Time-Travel Fiction

  Storypilot’s Big List of Adventures in Time Travel


Dell’s The Time Machine
adapted by Alex Toth
First publication: Mar 1960
The second comic book adaption was drawn by the talented storyteller and artist Alex Toth who closely followed the movie script in Dell’s Four Color #1085. Online sources indicate that this was March of 1960, though that would be several months before the movie. [Aug 2005]

 The year is 1900. The place is London, England, at an imposing mansion overlooking the river Thames. Impatient dinner guests sit in the library, awaiting an overdue host... 


“I Love Galesburg in the Springtime”
by Jack Finney
First publication: McCall’s, Apr 1960


Reporter Oscar Mannheim has many opportunities in his long life, but never wants to leave the midwest Galesburg that he grew up in—and neither do its many other citizens and artifacts of the past. [Mar 2005]

 Tomake sure, I walked over to a newsboy and glanced at the stack of papers at his feet. It was The World; and The World had’t been published for years. The lead story said something about President Cleveland. I’ve found that front page since, in the Public Library files, and it was printed June 11, 1894. 


“Flirgleflip”
by William Tenn
First publication: Of All Possible Worlds, Jun 1960
It’s difficult living in the intermediate era—the first to have an official Temporal Embassy from the future—because the embassy is always bossing people around and canceling promising research, but Thomas Alva Banderling won’ be stopped from sending his Martian archaeologist flirglefliper friend Terton to the past so that Banderling himself can get credit for inventing the time machine. [Apr 2012]

 Exactly. The Temporal Embassy. How can science live and breathe with such a modifier? It’s a thousand times worse than any of these ancient repressions like the Inquisition, military control, or university trusteeship. You can’t do this—it will be done first a century later; you can’t do that—the sociological impact of such an invention upon your period will be too great for its present capacity; you should do this—nothing may come of it now, but somebody in an allied field a flock of years from now will be able to integrate your errors into a useful theory. 


Beyond the Time Barrier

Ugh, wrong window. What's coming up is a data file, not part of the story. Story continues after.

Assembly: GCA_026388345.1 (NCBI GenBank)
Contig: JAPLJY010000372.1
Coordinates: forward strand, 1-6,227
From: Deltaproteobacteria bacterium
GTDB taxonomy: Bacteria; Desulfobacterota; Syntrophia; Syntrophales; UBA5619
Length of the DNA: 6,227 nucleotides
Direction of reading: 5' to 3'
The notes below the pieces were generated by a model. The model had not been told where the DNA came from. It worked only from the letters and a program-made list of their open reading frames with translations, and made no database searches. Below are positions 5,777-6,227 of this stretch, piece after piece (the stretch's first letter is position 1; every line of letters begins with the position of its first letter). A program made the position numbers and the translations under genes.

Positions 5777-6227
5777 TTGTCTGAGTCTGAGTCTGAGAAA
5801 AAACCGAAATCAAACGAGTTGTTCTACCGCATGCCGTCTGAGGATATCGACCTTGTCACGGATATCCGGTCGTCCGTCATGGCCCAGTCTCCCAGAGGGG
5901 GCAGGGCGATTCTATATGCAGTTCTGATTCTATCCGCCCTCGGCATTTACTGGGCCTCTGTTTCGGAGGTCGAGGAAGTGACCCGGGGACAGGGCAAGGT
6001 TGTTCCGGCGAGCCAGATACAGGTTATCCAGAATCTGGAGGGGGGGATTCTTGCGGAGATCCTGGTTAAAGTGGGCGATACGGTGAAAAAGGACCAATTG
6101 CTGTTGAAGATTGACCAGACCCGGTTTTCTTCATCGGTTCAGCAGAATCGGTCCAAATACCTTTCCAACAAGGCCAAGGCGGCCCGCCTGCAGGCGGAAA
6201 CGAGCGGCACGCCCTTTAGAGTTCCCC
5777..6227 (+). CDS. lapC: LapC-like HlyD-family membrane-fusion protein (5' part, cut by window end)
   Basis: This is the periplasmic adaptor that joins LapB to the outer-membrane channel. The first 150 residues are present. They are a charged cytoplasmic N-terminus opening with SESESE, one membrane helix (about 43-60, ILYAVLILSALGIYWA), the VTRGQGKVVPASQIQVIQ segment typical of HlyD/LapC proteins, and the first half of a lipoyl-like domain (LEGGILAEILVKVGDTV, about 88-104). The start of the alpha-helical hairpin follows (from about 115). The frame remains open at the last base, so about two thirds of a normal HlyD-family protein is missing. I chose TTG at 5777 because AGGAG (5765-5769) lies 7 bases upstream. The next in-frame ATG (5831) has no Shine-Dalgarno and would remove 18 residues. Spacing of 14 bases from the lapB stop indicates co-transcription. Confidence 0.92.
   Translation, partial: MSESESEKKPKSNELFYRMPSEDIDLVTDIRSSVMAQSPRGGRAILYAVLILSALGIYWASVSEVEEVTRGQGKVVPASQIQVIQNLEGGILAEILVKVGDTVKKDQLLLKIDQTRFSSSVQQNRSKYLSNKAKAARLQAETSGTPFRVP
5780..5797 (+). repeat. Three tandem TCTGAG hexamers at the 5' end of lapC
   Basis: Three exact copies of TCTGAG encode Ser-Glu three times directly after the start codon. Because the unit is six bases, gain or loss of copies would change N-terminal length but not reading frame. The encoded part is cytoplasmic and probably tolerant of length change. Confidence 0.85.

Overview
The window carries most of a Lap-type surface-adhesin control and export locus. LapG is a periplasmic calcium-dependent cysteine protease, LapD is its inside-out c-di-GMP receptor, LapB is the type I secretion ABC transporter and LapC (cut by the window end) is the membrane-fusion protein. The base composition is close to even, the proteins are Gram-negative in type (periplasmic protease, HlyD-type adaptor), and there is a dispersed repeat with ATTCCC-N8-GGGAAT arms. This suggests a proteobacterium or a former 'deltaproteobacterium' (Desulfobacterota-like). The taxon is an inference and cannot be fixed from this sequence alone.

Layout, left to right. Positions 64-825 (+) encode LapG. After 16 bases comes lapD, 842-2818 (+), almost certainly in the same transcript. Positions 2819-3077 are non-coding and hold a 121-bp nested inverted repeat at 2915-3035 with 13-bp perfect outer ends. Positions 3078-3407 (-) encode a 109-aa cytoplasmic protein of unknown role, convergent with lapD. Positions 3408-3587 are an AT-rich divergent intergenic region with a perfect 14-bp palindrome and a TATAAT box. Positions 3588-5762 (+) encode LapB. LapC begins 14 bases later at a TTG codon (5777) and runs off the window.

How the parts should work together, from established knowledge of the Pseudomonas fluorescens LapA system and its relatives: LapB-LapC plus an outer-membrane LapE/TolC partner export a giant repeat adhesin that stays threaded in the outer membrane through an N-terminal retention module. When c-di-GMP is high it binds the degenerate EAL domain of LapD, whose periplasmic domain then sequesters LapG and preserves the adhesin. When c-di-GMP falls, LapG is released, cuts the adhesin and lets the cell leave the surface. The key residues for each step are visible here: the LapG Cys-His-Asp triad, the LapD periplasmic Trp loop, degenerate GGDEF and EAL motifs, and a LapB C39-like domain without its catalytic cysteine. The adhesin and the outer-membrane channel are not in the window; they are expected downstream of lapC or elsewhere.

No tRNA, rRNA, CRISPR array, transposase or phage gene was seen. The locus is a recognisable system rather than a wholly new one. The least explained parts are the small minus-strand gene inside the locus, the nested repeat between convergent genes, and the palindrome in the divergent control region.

by Arthur C. Pierce
First release: July 1960

Major Bill Allison flies the experimental X-80 into the future where a plague has turned most humans into subhuman mutants and the rest (one of whom is a beautiful proto-Betazoid) are mostly mutes who live in an enclave wearing prototype Star Trek uniforms. [Nov 2013]

 Other nations? Mutants? What kind of talk is this? 


“The Covenant”
by Anderson, Asimov, Sheckley, Leinster, and Bloch
First publication: Fantastic, Jul 1960

Captain Ban, son of the Warden, is told by an oracle that he alone must fly to the island stronghold of those masters of time, the Cloud-People. [Dec 2003]

 Your world is a slope and you roll down it all the time. Down and down until you wear out and die. 


George Pal’s The Time Machine
adapted by David Duncan (George Pal, director)
First release: 17 Aug 1960

The time traveller now has a name—H. George Wells (played by Rod Taylor)—and Weena has the beautiful face of Yvette Mimieux.

 When I speak of time, I’m speaking of the fourth dimension. 


Archie Superhero Comics
created by Joe Simon and Jack Kirby
First time travel: Adventures of the Fly #8, Sep 1960

Simon and Kirby created The Fly as part of Archie Comics attempt to ride the silver age superhero craze. He flew through time at least five times, with the first episode (in issue #8, no longer Simon and Kirby) being a trip to 3rd century Persia. The Jaguar also trekked at least six times starting in Pep #5 (Oct 1961) and continuing in the Man of Feline’s own comic book, Adventures of the Jaguar as well as Laugh Comics. And the Shield had some time-travel adventures, beginning in The Fly #37 (May 1966) where he met a gladiator from the future. [Apr 2012]

 My colleagues, clever as they are, would never dream of the angle I’ll use to get rid of the Fly! I’ll destroy him with beauty! 
—the evil Dovi in Adventures of the Fly #22 while bringing


Tooter Turtle
First aired: 15 Oct 1960

In each of the 39 short episodes (aired as part of King Leonardo and His Short Subjects), young Tooter would visit Mr. Wizard with the latest passionate idea of what he wanted to be. Mr. Wizard would magically make him into his wish (often back in time), but it would always end up with Tooter learning a lesson. [Dec 2010]

 Be just vhat you is, not vhat you is not. Folks vhat do zis are ze happiest lot. 


8 items are in the time-travel list for this year.
Thanks for visiting my time-travel page, and thanks to the many sources that provided stories and more (see the Links and Credits in the menu at the top). —Michael (
main@colorado.edu)